GRAY – Nearly 20 residents learned Wednesday that soil and groundwater in the area of the McKin Superfind site in Gray will be tested later this month.

The tests will attempt to detect any contamination that may be occurring in the area since the toxic waste dump site was cleaned up about 20 years ago.

Representatives from the U.S. Environmental Protection Agency and Maine Department of Environmental Protection and others fielded questions from residents.

The McKin facility opened in 1965 for storage and disposal of liquid wastes and in 1972 expanded. The plant handled and disposed of a mixture of solvents, oils and other chemicals. Approximately 100,000 to 200,000 gallons of waste are thought to have been processed annually.

The 7-acre site is located in a rural residential area one mile east of the center of Gray. The site formerly operated as a sand-and-gravel pit that had been excavated to depths of 6 to 20 feet below the land surface.

Mary Jane O’Donnell of the EPA said, “At the McKin site we do not know if there’s a problem based on the type of contamination in the water, there may be a problem. We want to investigate further.”

The EPA New England Mobile Lab will be on site to perform some of the field analysis while other testing will take place in Chelmsford, Mass.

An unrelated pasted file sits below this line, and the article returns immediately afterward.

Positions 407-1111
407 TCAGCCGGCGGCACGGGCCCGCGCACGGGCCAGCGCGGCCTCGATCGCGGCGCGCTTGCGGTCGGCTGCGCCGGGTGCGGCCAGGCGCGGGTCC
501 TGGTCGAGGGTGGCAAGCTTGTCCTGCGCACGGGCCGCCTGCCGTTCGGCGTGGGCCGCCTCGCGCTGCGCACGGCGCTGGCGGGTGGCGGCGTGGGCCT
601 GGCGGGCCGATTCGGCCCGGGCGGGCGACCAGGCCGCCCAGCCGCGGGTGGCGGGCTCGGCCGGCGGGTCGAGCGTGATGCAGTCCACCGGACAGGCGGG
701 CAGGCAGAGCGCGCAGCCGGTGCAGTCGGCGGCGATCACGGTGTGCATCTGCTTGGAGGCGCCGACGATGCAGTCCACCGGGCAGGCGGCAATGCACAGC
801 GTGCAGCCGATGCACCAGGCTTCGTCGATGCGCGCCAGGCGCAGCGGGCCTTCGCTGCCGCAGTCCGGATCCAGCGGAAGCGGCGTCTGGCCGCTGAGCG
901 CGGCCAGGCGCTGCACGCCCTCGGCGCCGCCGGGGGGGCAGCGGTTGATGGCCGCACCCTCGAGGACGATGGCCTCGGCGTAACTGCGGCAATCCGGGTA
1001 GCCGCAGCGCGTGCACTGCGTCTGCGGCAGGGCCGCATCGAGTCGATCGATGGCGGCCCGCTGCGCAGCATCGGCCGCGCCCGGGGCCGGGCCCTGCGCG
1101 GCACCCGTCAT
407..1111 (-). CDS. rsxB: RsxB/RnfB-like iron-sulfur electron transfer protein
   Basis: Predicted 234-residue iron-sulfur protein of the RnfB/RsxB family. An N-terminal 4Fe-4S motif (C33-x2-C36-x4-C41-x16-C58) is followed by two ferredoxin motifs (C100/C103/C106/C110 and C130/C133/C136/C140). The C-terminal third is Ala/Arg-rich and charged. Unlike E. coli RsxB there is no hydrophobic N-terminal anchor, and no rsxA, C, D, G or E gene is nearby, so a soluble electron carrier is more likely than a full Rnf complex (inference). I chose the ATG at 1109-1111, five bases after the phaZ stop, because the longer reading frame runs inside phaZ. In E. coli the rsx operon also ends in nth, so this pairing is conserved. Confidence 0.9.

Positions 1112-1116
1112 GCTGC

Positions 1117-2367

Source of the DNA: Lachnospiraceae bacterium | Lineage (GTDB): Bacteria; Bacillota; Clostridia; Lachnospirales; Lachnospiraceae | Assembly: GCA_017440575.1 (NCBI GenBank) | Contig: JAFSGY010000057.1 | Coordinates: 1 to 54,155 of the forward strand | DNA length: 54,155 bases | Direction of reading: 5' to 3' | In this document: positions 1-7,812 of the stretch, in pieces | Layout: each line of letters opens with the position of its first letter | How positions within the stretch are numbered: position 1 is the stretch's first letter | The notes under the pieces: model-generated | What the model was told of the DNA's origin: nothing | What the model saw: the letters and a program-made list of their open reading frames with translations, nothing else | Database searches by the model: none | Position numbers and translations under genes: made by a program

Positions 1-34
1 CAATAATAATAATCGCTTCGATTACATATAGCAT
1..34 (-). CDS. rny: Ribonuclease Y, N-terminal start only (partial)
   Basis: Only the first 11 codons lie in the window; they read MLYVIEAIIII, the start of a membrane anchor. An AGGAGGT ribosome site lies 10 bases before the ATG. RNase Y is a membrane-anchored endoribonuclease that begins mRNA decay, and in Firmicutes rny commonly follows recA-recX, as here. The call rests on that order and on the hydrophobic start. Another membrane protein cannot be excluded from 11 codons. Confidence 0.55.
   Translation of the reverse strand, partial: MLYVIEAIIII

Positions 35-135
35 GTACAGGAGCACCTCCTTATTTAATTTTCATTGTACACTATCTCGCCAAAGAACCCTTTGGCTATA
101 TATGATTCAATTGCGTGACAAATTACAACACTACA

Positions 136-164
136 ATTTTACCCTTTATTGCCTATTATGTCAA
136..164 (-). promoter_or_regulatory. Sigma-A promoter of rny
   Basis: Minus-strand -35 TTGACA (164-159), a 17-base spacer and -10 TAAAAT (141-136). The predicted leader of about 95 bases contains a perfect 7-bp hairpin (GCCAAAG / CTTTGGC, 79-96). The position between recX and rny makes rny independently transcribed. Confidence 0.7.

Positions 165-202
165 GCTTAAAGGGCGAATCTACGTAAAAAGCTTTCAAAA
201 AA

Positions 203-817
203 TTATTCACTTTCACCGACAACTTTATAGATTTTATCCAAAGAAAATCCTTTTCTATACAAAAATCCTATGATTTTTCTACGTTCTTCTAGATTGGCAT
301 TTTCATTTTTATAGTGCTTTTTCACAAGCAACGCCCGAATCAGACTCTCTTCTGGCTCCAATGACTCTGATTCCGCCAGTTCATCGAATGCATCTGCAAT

The sampling program will check for levels of chemical contamination found in 11 volatile organic compounds. The first phase of the study includes 60 roadway locations where soil and groundwater sampling will occur. The roads involved include Mayall, Depot and Route 115. The work is designed to evaluate areas west of the contamination source, to determine whether further investigation or action may be necessary.

A second phase will include vapor studies at 15 to 20 homes to determine if vapor intrusion is occurring in the area.

Area residents and property owners will be asked to participate voluntarily at no cost for the indoor air sampling studies.

While the EPA continues to monitor the contaminated groundwater at the site and surface water at the Royal River and the Boiling Springs area, officials are concerned that contaminants called volatile organic compounds may be migrating as a gas from the shallow groundwater that flows vertically up through soil under the area neighborhood at Depot Hill Road.

The water supplies at the residences surrounding the McKin site were capped and a public water system was extended to the affected area in 1978.

The EPA and Maine’s DEP Superfund cleanup began in the mid-1980s.

Under a legal agreement, the responsible parties removed drums and contaminated soil from the site and performed soil aeration.

A groundwater pump and treatment system was implemented between 1991 and 1995.

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